34 - MCB 142 Professor Georjana Barnes 11/14/07 Lecture 34...

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11/14/07 Lecture 34 ASUC Lecture Notes Online (formerly Black Lightning) is the only authorized note-taking service at UC Berkeley. Please do not share, copy or illegally distribute these notes. Our non-profit, student-run program depends on your individual subscription for its continued existence. These notes are copyrighted by the University of California and are for your personal use only. Sharing or copying these notes is illegal and could end note taking for this course CTX OPERON What we’re going to do is go over where we stopped last time, which is to see how the researchers came to understand the mechanism behind the ctx operon. What the researchers knew when they started was that there was an operon that expressed two subunits; this was the ctx operon. What they did then was take that operon and put the lacZ coding sequence under the regulatory control of the ctx promoter. Then what they did was look for genes (looking in E.coli) that controlled the expression of the lacZ gene driven by this ctx promoter. To do that, they generated a library of plasmids from a cut-up genome of cholera bacteria and transferred those plasmids into bacteria. The bacteria that they’re working in now is E.coli because this lab strain doesn’t make you sick like cholera. In doing this, they identified the plasmid that turned these E.coli blue; and the reason they were blue was because they were using a X-Gal substrate of beta- galactosidase, which when cleaved turns blue. But not all turn blue, so they separated out the colonies that did turn blue and purified the corresponding plasmid that was turning them blue and that’s how they identified the toxR gene. So they identified in this way the toxR gene and they found it encoded the toxR protein which was a positive regulator of transcription for this operon. Studies of the toxR protein determined that it was a transmembrane protein and that it is monitoring what’s going on outside bacteria. Then they had the toxR gene and wanted to know not only how it regulates the cholera toxin operon but also what other genes this toxR protein might be regulating to give you cholera. To do that experiment, they created a strain of vibrio cholerae that had lacZ coding sequences inserted all over the genome. You can make a huge collection like this and have a library of thousands of strains with this sequence inserted all over the genome. What they did was put the toxR gene under the control of any old constitutive promoter and it’s not regulated, so in these cholera, toxR gene is always expressed. They transformed that plasmid, which will in bacteria express the toxR protein all the time. Then they look for vibrio cholera which would turn blue and they isolate several strains that turned blue out of a collection of inserts. That gave them genes to subclone and identify, so in this way they identified a set of virulence genes. They took those virulence genes and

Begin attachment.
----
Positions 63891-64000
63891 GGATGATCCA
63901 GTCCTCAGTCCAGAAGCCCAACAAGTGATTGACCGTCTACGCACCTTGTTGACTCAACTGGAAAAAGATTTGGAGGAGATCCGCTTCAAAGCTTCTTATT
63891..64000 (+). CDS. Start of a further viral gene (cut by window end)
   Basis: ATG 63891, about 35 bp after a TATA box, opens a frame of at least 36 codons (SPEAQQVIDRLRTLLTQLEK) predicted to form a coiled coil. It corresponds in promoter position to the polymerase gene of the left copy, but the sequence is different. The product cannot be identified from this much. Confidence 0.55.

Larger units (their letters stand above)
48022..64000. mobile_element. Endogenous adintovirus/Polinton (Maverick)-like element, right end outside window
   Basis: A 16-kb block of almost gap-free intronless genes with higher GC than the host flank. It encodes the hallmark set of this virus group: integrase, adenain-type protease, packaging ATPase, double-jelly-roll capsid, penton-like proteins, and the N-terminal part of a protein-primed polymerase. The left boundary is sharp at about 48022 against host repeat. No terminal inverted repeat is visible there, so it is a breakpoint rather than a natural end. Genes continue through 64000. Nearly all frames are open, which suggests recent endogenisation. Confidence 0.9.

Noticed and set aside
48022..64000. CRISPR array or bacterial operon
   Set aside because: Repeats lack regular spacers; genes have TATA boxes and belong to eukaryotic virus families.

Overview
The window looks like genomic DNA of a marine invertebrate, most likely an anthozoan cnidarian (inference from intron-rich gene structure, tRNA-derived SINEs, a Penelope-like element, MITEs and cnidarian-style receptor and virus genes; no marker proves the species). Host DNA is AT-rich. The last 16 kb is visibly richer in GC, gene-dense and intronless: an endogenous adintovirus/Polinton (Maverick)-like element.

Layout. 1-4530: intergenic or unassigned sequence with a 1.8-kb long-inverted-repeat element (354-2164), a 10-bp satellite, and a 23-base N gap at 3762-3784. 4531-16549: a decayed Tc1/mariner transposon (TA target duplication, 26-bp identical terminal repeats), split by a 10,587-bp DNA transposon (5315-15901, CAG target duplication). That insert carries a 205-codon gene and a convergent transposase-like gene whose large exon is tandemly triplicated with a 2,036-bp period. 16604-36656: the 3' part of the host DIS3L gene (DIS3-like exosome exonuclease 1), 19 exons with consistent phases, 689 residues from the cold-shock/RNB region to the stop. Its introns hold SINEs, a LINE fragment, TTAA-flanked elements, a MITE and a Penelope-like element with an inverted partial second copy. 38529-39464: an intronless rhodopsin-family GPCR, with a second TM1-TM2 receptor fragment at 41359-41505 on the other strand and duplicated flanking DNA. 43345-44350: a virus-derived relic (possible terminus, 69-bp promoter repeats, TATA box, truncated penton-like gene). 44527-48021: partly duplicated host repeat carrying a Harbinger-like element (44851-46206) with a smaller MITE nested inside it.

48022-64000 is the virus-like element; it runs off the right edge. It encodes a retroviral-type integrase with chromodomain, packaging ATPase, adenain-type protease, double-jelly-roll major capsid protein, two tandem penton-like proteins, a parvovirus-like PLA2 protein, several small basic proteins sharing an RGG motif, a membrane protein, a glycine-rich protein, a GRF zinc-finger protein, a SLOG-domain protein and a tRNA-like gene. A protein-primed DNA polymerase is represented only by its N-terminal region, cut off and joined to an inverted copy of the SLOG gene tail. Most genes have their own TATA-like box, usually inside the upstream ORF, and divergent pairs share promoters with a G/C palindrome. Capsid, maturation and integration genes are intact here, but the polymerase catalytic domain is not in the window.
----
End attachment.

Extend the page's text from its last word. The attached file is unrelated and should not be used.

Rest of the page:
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34 - MCB 142 Professor Georjana Barnes 11/14/07 Lecture 34...

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